Once you have the syrupy extract built by reduction, and cooled, there should be enough room in the 8 quart pot to pour in the 6 ounces of vanilla extract (I use less if I have some vanilla bean) and to pour the contents of the two 1.75 liter bottles of dark Jamaican Rum. You should have half of the pot for the two alcohol based ingredients that give the liqueur its kick. If you do not have the space in the pot, continue reducing the syrupy extract, until you have the room to blend this into the delicious beverage you can be proud of. Hopefully, your children and other relatives will not end up drinking you out of house and home.

    Caution: Do not mix the vanilla extract or the rum into the syrupy coffee extract until it has cooled to warm, and do not cook the rum or extract under any circumstances. Cooking these two additives will remove the alcohol.

    But first you must bottle the libation, store the bottles, and hope that the nearly 8 quarts of delicious beverage will last the season. Good luck.

    Publisher's Note: When I was mixing the near magic elixir, I made a mistake and put about double by swag of the vanilla extract. Why did I do that? It's complicated; however, when the mistake was made, I was talking to Beaufort County Commissioner Hood Richardson on the telephone about county business, so, as a matter of convenience, I'll blame it on Hood. Why not? He gets blamed for plenty of other stuff that he has no control over, why can't I pass on some blame as well?

    Suffice it to say, the coffee elixir did not taste as it should, so rather than completely blame the beleaguered county commissioner, I elected to show a bit of initiative by figuring how to remedy the situation, and only partly blame Hood. I reckoned that I poured in about double the vanilla extract needed, so I redoubled my efforts by doubling the recipe. It worked. The brew turned out to be superb: rich in coffee flavor, dark in color, thick in consistency, and mellow on the palate.

    For those of you who want to take this recipe, and hope it ends up as a Kahlua knock-off, you will be disappointed. This beverage has its own distinct flavor - much more robust on the palate - than Kahlua, which is a more refined flavor. My suggestion if you wish to proceed: Stay open minded, and try it first in a mixed drink - a White Russian.

             White Russian Recipe -  (Stan's is really simple)
        10 ounce, or so, glass,
        handful of ice,
        pour in 3 ounces of Stan's Coffee Liqueur,
        pour in 1.5 ounces of Vodka (I like Absolut),
        two ounces of whole, or 2% milk,
        one ounce of half and half if you got it.
        stir and drink, then repeat the process.
    My two favorite coffee liqueur drinks: The White Russian, and the coffee liqueur on ice in a cordial.
    I did not forget my promise to calculate the alcohol by volume of the roughly 512 ounces of brewed beverage. But now the math:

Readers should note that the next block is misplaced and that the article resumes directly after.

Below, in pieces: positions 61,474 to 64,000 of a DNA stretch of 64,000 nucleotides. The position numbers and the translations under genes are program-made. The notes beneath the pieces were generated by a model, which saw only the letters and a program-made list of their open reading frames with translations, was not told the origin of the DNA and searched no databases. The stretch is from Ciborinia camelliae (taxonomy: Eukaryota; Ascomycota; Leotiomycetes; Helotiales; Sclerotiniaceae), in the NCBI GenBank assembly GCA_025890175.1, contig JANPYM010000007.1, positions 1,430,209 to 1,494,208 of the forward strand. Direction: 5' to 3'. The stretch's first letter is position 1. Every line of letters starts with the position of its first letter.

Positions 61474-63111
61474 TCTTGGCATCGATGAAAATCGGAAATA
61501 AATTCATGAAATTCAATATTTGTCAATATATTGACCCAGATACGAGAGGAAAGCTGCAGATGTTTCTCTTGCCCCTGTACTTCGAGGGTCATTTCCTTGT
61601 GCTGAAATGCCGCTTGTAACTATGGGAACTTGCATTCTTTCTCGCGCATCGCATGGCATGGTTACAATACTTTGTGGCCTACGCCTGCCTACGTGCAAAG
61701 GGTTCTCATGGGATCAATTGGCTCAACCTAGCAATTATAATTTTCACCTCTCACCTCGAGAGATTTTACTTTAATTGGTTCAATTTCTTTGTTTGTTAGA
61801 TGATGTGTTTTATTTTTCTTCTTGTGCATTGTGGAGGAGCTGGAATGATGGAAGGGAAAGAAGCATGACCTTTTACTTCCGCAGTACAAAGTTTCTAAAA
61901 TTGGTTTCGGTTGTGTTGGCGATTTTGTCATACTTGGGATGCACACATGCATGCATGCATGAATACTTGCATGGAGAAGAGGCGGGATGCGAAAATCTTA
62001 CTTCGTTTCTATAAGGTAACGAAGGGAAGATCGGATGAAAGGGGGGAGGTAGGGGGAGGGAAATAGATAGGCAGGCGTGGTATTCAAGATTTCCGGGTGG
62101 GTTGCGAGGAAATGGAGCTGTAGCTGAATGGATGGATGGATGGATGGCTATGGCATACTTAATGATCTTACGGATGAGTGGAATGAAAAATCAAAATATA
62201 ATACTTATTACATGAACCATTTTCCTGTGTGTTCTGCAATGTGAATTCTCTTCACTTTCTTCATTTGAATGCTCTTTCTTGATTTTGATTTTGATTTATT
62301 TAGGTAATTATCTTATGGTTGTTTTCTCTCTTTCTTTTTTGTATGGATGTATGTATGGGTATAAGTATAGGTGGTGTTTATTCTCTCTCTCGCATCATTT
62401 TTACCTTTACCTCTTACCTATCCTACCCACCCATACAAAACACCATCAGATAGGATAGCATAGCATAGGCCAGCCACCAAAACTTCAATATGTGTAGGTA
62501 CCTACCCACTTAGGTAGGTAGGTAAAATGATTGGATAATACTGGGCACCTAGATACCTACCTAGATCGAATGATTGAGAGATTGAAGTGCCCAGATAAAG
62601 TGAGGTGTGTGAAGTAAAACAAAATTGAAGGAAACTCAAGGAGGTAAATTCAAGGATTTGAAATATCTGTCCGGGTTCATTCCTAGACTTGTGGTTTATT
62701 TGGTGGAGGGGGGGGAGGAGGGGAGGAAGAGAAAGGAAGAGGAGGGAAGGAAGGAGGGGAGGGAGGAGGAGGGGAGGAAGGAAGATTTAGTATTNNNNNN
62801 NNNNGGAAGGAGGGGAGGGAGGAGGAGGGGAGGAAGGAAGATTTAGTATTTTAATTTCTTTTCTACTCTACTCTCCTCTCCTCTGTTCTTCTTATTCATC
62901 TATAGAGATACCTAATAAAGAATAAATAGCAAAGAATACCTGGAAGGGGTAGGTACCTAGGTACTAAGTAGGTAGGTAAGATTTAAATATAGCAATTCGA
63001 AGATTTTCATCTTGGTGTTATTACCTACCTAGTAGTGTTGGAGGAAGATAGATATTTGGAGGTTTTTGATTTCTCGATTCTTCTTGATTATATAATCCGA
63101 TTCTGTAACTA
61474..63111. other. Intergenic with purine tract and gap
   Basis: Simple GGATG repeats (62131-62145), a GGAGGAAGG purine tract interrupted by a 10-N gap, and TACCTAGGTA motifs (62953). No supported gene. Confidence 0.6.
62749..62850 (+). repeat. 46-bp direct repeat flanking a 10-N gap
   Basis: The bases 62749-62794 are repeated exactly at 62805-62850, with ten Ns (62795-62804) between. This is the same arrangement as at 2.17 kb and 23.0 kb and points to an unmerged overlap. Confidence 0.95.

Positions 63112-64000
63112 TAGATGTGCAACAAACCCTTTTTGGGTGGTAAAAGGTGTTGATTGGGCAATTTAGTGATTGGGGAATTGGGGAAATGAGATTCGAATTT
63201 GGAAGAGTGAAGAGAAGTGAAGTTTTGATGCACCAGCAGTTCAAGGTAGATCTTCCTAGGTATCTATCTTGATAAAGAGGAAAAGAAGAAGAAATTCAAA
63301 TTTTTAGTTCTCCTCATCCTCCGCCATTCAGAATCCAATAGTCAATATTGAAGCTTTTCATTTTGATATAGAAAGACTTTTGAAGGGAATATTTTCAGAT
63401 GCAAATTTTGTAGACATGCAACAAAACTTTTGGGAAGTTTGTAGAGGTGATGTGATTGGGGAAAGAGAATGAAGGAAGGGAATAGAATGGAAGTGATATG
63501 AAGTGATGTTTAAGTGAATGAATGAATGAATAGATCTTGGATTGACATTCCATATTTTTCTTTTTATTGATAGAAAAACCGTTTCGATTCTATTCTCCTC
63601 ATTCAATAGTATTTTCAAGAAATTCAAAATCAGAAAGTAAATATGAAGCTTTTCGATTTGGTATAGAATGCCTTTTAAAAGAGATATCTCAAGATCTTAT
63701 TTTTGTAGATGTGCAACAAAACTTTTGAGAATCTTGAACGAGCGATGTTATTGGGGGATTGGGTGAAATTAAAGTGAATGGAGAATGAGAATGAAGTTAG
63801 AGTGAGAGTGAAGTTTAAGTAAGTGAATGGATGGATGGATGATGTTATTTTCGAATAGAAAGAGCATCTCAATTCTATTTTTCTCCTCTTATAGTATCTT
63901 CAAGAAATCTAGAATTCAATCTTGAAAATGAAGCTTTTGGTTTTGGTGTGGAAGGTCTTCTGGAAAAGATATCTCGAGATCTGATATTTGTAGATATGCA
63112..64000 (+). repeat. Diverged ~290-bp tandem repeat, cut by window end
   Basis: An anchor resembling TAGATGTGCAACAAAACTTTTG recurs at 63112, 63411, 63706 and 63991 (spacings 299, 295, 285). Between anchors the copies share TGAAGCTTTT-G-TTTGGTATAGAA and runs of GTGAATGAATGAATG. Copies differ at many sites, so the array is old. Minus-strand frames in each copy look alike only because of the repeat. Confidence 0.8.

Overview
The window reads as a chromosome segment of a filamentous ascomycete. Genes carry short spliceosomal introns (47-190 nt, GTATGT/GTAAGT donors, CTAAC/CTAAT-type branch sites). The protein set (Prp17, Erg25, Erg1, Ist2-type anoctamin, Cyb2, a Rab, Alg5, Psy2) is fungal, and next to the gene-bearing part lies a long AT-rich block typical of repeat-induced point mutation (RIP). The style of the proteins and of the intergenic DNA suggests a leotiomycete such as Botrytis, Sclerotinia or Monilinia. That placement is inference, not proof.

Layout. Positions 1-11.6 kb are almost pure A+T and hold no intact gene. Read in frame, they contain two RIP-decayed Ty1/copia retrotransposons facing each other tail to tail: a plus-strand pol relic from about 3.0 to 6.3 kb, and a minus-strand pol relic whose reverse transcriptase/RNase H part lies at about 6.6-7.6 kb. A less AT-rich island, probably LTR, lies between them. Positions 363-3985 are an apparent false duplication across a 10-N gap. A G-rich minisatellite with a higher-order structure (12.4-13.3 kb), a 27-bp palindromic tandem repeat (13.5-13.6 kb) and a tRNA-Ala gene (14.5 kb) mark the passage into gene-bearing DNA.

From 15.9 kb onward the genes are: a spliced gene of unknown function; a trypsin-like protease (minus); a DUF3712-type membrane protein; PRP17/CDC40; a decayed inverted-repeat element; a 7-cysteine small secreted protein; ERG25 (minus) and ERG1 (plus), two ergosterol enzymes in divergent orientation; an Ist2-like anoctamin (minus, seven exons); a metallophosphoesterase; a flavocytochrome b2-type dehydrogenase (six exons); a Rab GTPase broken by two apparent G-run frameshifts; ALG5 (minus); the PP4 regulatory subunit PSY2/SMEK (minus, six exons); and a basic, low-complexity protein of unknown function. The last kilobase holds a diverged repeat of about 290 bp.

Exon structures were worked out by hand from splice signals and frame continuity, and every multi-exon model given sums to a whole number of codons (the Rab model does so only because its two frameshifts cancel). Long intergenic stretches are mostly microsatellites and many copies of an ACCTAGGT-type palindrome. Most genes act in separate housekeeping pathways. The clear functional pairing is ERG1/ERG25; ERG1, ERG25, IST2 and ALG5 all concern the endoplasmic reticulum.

Product - 512 ounces
        Alcohol - 249.7 onces: 13 ounces vanilla extract at 35% alcohol, 236.7 ounces of Jamaican Rum @ 40% (80 proof) alcohol, which equals 99.23 ounces of pure alcohol.

        Alcohol by volume: 19.4%
Go Back


Leave a Guest Comment

Your Name or Alias
Your Email Address ( your email address will not be published)
Enter Your Comment ( no code or urls allowed, text only please )



Comments

( October 22nd, 2016 @ 8:45 pm )
 
A man after my own heart you are B.T.: beaufortcountynow.com

And then there is this scene; one of the greats in all of cinema history: beaufortcountynow.com

I love the part where Sam Elliot as The Stranger, leaves The Dude, and goes in one direction, and then abruptly turns and goes in the other direction, as if one of the Coen Brothers said, "Sam, this way, come over here", and then they kept that take because The Stranger character is such a farcical character anyway, which really rounds out the film.
( October 22nd, 2016 @ 7:14 pm )
 
It sure does looks good but I'm afraid that I may channel the "Dude Lebowski" again if I were to sample it. So I will just abide with my memories from a distance.
( October 22nd, 2016 @ 6:59 pm )
 
Ted: This and old post, but, I am making a fresh batch since the weather has turned off cold.

B.T.: I swear this ain't like drinking alcohol. It really makes for a fine elixir in cold coffee.
( October 22nd, 2016 @ 4:45 pm )
 
This almost makes me want to start drinking alcohol again but a deal is a deal. I can almost taste this nectar and I am in hopes that my memory does not trigger any past flashback to those days of yesteryear when I did partake. But when you possess a compulsive personality, sometimes memories are better than U-Turns at this age.
( October 22nd, 2016 @ 3:31 pm )
 
Sunday? Today is Saturday. More liquor than coffee?
( October 22nd, 2016 @ 2:54 pm )
 
I'm at it again and needed the recipe.

Trust me on this one: This is a a bit of work, providing a creation that truly gives back ... over and over again.



"Every Picture Tells a Story ... Don't it:" The Southern North Carolina Coast: Part II Body & Soul, It's All Good, Home and Garden "Every Picture Tells a Story ... Don't it:" The Southern North Carolina Coast: Part III

HbAD0

 
Back to Top